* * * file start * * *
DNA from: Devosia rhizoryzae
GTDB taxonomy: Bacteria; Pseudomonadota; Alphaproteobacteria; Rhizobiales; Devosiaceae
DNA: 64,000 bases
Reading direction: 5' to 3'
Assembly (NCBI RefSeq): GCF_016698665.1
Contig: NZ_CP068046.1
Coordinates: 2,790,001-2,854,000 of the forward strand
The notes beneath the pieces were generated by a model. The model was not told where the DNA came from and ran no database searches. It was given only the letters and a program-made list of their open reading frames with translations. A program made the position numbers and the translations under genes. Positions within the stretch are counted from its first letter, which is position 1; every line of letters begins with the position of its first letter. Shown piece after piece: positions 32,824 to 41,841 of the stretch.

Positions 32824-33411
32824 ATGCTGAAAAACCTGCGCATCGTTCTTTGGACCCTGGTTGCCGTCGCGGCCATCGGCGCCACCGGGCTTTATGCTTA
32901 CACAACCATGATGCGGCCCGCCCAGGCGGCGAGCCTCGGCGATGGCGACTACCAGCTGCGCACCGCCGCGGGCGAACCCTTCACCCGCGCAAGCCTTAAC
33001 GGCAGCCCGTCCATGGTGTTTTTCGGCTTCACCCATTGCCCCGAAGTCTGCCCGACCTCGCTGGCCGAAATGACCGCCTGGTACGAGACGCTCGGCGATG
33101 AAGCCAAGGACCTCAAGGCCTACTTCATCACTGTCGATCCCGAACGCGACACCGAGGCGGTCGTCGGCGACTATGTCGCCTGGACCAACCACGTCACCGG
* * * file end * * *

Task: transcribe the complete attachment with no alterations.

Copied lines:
DNA from: Devosia rhizoryzae
GTDB taxonomy: Bacteria; Pseudomonadota; Alphaproteobacteria; Rhizobiales; Devosiaceae
DNA: 64,000 bases
Reading direction: 5' to 3'
Assembly (NCBI RefSeq): GCF_016698665.1
Contig: NZ_CP068046.1
Coordinates: 2,790,001-2,854,000 of the forward strand
The notes beneath the pieces were generated by a model. The model was not told where the DNA came from and ran no database searches. It was given only the letters and a program-made list of their open reading frames with translations. A program made the position numbers and the translations under genes. Positions within the stretch are counted from its first letter, which is position 1; every line of letters begins with the position of its first letter. Shown piece after piece: positions 32,824 to 41,841 of the stretch.

Positions 32824-33411
32824 ATGCTGAAAAACCTGCGCATCGTTCTTTGGACCCTGGTTGCCGTCGCGGCCATCGGCGCCACCGGGCTTTATGCTTA
32901 CACAACCATGATGCGGCCCGCCCAGGCGGCGAGCCTCGGCGATGGCGACTACCAGCTGCGCACCGCCGCGGGCGAACCCTTCACCCGCGCAAGCCTTAAC
33001 GGCAGCCCGTCCATGGTGTTTTTCGGCTTCACCCATTGCCCCGAAGTCTGCCCGACCTCGCTGGCCGAAATGACCGCCTGGTACGAGACGCTCGGCGATG
33101 AAGCCAAGGACCTCAAGGCCTACTTCATCACTGTCGATCCCGAACGCGACACCGAGGCGGTCGTCGGCGACTATGTCGCCTGGACCAACCACGTCACCGG